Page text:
Open Access Case Report

Investigating Fatigue and Exercise Intolerance in a University Immunology Clinic

Julian L Ambrus1*, Paul Isackson2, Molly Moore3, John Butsch3 and Lucia Balos4

1Departments of Medicine, SUNY at Buffalo School of Medicine, USA

2Department of Pediatrics, SUNY at Buffalo School of Medicine, USA

3Department of Surgery, SUNY at Buffalo School of Medicine, USA

4Department of Pathology, SUNY at Buffalo School of Medicine, USA

Corresponding Author

Received Date: January 31, 2020;  Published Date: February 18, 2020


Purpose: This manuscript reviews the experience of a University Immunology clinic with the evaluation of patients with idiopathic fatigue and exercise intolerance for the presence of metabolic disorders. Laboratory, biochemical and genetic studies were utilized in the evaluation.

Recent Findings: Of the 372 patients evaluated, 95% were found to have a treatable metabolic disorder. A defect in the glycogen storage pathway was found in 78 patients. Mitochondrial disorders were found in 258 patients. Myoadenylate deaminase deficiency was found in 7 patients. Various congenital myopathies were identified in 11 patients. Inflammatory myopathies were identified in 25 patients, 6 of whom had normal muscle enzymes on the initial evaluation.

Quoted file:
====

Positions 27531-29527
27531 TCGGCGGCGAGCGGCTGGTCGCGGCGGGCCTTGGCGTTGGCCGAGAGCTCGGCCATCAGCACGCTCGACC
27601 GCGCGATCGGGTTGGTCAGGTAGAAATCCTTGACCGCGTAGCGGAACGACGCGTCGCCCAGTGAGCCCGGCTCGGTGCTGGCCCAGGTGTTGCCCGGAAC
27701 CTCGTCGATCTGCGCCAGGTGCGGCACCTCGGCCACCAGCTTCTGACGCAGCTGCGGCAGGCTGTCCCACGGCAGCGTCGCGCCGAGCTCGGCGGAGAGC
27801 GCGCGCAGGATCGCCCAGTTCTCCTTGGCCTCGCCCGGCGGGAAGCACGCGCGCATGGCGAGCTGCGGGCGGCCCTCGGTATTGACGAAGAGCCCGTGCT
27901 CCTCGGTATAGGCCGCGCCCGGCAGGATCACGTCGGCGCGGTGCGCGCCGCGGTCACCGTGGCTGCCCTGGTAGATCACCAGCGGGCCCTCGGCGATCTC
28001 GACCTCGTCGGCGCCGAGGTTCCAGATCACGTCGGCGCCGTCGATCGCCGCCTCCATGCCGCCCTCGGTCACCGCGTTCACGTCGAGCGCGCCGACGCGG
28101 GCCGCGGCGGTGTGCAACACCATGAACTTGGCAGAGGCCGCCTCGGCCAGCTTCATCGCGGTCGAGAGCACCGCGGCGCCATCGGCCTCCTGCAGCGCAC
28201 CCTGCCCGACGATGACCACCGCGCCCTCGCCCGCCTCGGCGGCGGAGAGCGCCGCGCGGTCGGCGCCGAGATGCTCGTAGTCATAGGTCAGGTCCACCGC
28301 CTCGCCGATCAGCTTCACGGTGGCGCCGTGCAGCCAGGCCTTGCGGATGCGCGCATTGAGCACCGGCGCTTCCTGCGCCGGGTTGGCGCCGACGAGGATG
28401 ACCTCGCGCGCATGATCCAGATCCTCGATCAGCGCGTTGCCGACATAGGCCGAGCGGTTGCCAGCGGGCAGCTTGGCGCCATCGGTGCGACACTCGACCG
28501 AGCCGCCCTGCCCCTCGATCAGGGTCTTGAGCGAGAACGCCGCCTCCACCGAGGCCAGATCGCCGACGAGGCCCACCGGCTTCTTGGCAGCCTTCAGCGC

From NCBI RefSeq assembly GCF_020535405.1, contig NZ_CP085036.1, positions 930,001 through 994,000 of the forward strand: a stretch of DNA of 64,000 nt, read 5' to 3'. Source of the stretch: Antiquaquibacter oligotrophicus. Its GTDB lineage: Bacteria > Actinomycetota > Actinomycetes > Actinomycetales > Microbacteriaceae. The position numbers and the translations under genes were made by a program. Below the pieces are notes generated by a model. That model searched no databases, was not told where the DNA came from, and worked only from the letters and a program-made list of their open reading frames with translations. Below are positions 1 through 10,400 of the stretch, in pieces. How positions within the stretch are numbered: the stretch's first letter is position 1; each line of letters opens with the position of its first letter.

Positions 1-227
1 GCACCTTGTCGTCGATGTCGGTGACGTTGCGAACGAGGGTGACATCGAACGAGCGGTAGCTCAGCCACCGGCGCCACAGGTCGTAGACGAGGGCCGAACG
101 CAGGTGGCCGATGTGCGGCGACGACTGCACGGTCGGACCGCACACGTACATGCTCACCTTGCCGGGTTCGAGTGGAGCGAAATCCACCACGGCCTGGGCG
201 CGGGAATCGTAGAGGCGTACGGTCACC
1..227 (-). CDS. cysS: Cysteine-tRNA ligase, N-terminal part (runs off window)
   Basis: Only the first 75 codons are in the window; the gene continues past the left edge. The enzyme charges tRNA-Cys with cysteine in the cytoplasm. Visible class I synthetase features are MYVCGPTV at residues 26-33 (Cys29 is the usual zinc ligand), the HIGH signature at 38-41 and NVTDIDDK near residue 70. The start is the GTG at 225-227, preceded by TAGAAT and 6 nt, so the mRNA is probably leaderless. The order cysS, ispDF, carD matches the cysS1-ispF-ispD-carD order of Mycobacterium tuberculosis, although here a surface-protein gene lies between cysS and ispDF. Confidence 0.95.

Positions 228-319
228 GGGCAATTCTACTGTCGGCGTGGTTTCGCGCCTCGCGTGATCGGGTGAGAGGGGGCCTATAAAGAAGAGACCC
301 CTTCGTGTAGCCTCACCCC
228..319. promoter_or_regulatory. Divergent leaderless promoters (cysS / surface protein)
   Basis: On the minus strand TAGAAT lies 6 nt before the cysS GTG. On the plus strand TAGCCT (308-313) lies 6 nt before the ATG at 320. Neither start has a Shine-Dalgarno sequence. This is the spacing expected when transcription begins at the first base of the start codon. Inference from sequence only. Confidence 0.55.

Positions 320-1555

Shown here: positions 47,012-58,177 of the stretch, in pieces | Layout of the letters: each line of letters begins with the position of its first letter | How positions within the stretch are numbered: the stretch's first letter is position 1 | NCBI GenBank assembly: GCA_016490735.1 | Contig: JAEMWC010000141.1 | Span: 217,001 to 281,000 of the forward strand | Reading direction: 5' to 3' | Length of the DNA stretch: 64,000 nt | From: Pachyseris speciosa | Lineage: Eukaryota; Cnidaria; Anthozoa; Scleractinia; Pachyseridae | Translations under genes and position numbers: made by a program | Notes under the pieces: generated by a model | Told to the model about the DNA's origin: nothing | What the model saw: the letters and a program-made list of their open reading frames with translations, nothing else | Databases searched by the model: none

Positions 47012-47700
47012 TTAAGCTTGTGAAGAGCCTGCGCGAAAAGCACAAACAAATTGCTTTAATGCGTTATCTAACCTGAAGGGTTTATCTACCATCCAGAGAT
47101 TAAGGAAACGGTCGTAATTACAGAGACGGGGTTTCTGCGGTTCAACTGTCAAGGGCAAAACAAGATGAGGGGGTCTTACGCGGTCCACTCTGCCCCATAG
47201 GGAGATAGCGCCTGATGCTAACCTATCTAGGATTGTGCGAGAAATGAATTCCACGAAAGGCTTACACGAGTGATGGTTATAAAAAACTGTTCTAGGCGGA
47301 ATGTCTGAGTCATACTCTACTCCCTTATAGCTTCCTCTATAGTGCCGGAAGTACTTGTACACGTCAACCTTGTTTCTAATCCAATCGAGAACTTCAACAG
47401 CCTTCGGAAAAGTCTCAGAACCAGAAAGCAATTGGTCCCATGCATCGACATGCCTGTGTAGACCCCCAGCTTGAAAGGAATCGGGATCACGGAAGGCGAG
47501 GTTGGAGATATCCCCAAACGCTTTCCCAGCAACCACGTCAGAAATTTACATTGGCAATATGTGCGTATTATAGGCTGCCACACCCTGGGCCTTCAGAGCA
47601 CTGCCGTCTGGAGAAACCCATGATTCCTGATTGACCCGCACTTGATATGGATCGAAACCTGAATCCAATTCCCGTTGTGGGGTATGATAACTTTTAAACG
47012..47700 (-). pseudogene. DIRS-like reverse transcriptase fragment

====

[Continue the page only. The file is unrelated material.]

Summary: The majority of patients (95%) referred with idiopathic fatigue and exercise intolerance after extensive evaluations were found to have underlying metabolic dysfunction. Frequently associated problems included gastrointestinal dysmotility disorders, recurrent infections, Raynaud’s, migraine headaches and various autoimmune diseases. Most patients showed symptomatic improvement with treatment of their metabolic dysfunction.

Keywords: Carnitine palmitoyl transferase; Mitochondria; Glycogen Storage Disease, Myoadenylate Deaminase, Asthma; Sjogren’s syndrome; Raynaud’s; Gastrointestinal dysmotility

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